Document - Colombia: Two women must be released immediately
AI Index: AMR 23/028/2012
02 August 2012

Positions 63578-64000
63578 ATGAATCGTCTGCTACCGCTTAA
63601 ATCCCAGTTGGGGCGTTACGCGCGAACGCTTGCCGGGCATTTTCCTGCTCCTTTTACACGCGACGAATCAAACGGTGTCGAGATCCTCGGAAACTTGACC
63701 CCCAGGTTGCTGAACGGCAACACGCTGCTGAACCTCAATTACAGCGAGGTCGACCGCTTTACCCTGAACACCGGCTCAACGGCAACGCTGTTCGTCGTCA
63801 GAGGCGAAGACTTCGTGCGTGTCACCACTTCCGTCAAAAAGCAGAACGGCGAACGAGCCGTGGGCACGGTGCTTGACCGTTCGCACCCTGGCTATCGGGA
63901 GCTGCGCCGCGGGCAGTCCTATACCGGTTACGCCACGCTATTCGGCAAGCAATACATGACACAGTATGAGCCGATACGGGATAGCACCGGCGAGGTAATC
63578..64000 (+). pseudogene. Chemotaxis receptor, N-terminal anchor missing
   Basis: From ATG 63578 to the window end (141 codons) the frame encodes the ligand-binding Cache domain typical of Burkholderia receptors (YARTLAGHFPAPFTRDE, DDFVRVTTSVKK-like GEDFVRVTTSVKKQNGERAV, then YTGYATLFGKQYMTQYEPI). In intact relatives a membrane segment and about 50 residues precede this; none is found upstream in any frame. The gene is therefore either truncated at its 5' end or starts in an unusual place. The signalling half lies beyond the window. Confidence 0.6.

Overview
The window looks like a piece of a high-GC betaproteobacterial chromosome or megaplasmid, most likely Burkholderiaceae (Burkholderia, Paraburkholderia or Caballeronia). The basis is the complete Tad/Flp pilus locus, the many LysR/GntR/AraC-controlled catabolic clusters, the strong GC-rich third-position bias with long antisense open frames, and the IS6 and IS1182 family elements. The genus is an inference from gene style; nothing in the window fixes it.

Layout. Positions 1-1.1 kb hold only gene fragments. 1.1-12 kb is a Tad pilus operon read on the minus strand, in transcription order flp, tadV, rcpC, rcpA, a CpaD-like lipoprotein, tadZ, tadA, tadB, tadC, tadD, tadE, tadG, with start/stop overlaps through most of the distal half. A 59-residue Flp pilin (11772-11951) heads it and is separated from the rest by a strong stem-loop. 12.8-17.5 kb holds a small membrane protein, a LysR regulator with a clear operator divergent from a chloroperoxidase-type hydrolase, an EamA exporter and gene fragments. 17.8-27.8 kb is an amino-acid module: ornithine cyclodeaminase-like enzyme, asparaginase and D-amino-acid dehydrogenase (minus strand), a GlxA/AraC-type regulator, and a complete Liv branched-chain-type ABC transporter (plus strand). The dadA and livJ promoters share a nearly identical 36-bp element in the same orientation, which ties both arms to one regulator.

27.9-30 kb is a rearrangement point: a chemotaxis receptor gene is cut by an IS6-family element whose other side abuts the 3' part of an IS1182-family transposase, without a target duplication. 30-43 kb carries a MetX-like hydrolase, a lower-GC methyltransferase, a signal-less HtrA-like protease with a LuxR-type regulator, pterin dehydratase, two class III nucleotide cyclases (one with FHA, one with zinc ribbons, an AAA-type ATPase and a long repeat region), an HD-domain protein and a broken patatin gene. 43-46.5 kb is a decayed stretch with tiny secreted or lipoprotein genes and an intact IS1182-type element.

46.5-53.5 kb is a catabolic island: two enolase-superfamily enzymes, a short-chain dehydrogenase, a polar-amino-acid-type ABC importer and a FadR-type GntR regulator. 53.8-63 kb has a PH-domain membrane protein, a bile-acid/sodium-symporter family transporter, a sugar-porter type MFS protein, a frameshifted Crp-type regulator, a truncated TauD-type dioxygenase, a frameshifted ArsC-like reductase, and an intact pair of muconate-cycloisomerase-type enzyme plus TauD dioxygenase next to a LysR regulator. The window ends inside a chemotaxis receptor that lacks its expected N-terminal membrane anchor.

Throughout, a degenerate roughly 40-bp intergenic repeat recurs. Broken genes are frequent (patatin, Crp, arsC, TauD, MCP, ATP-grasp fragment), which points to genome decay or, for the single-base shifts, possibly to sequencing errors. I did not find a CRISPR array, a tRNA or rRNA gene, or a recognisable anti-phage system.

Colombia: Two women must be released immediately ��Amnesty International is calling for the immediate release, as well as respect for the lives and personal safety, of Élida Parra Alfonso and Gina Paola Uribe Villamizar, who have been held hostage since 24 July 2012. A communiqué sent to family members on 30 July in the name of the National Liberation Army (Ejército Nacional de Liberación, ELN) guerrilla group claimed responsibility for the kidnapping. Subsequently a video was issued to the media in which gunmen with ELN insignia are seen guarding the two women.��Elida Parra Alfonso, a journalist from Radio Sarare, was kidnapped on 24 July from her home in Saravena Municipality, Arauca Department in northern Colombia. Gina Paola Uribe Villamizar, an environmental engineer, was kidnapped in the same municipality on the same day. Both work for the Oleoducto Bicentenario de Colombia project, an oil pipeline that is being built to transport crude oil to export it via Colombia’s Caribbean ports. ��Amnesty International expresses its concerns for the safety of the two women being held and calls on the authorities to take, with the agreement of the women’s’ relatives, the necessary measures to ensure their immediate release and the protection of their lives and personal safety. ��Amnesty International condemns hostage-taking and the unlawful holding of individuals. Hostage-taking is a serious breach of international humanitarian law. We are calling for the immediate and unconditional release of the women and any other civilians being held by the parties to the Colombian armed conflict. Amnesty International also calls on the authorities to identify those responsible for this and other cases of kidnapping and hostage-taking and ensure that they are brought to justice. ��This kidnapping comes at a time when flyers announcing “social cleansing” by the Black Eagles (Águilas Negras) paramilitary group have been circulated in Arauca Department. These death threats label several local government authorities as guerrilla supporters.